“The major change in mapping in the past decade, as opposed to in the previous 6,000 to 10,000 years, is that mapping has become personal. ...a map has gone from a static, stylized portrait of the Earth to a dynamic, interactive conversation about your use of the Earth.”
Technology innovator, inventor, programmer, public speaker, engineering executive—Michael Jones’ achievements embody the agility of the digital age. As Google’s chief technology advocate, Jones is charged with improving technology to organize the world’s information and in a universally accessible and useful way. Expert at explaining complicated ideas with simple analogies and informal delivery, Michael travels the globe to speak with governments, businesses, citizens, and students to advance global technological literacy.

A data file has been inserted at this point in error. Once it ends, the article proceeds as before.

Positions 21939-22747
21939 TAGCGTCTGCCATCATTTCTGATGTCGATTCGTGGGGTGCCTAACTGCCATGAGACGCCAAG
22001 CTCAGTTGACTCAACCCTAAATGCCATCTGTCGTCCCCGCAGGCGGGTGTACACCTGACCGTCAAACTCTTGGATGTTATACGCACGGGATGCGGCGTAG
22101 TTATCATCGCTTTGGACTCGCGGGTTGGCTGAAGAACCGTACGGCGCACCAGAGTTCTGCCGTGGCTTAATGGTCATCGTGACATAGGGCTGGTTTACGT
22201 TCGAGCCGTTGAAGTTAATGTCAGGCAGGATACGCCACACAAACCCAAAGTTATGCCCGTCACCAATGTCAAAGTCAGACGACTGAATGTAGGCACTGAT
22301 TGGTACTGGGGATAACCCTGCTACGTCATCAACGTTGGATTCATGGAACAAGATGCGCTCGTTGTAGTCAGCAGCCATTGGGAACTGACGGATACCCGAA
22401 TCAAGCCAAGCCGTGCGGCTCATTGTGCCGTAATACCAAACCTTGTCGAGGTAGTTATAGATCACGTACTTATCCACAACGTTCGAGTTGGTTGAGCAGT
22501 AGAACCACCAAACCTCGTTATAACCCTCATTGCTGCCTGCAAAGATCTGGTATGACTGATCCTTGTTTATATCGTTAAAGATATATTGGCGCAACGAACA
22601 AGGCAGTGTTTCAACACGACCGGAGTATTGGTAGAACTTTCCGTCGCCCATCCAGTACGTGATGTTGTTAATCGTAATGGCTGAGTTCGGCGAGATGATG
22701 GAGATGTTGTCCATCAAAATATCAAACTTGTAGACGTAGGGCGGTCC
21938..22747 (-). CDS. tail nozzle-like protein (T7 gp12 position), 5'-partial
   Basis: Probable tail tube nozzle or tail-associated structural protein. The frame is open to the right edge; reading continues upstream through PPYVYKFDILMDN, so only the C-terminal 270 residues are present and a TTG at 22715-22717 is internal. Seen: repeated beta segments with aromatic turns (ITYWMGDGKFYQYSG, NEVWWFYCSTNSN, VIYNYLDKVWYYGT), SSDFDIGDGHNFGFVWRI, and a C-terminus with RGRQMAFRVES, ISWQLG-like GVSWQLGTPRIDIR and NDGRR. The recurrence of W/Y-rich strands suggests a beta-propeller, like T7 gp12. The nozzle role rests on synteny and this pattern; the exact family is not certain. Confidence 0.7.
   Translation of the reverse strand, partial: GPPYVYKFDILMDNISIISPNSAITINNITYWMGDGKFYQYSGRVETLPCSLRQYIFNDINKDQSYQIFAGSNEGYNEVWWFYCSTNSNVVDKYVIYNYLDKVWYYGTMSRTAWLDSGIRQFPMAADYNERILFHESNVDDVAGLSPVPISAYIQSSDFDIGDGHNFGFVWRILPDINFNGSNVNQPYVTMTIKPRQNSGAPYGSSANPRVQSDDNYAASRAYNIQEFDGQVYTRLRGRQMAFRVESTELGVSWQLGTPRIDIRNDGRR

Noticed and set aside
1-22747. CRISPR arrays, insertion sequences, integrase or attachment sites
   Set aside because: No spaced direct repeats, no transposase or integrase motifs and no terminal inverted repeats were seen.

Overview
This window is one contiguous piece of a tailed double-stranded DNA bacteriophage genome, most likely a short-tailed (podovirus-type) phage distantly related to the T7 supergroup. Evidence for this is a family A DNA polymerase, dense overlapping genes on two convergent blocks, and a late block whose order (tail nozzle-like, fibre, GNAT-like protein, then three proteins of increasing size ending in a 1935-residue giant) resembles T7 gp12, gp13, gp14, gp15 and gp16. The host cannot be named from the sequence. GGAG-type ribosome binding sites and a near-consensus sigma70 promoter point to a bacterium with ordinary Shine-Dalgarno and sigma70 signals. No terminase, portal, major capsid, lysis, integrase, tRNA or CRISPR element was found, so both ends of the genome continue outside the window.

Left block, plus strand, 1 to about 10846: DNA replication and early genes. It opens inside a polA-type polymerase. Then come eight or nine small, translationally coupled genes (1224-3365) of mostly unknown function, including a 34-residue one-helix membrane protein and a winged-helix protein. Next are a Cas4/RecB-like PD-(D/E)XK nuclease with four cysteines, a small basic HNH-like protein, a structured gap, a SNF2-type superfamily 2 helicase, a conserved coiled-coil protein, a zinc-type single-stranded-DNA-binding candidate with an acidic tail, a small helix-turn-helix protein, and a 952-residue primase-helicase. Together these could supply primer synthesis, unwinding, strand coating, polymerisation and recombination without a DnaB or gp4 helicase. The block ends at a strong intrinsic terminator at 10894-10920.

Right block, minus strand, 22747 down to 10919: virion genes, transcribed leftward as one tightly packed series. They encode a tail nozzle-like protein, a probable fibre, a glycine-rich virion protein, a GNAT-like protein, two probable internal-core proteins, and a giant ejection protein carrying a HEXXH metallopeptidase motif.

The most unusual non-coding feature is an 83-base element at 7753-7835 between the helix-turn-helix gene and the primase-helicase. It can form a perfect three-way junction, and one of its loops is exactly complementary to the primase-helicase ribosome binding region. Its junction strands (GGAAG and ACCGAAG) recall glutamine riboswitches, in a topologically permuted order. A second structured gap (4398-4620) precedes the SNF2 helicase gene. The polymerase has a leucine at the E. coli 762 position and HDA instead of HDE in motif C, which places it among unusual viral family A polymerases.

Michael’s passion for programming took root in the 4th grade, serving him well as he evolved to become Google’s chief technologist, leading the teams in developing Google Earth, Maps, and Local Search. His intent is for this technology to be a universal reference work “not to show geographical information but to show the world information geographically.”
A prolific inventor, Michael has developed scientific and interactive computer graphics software, and is an avid reader, traveler, and amateur photographer who uses a home-built four-gigapixel camera made with parts from a U2/SR71 aircraft.
© 1996-2015 Museum of Science, Boston – All rights reserved.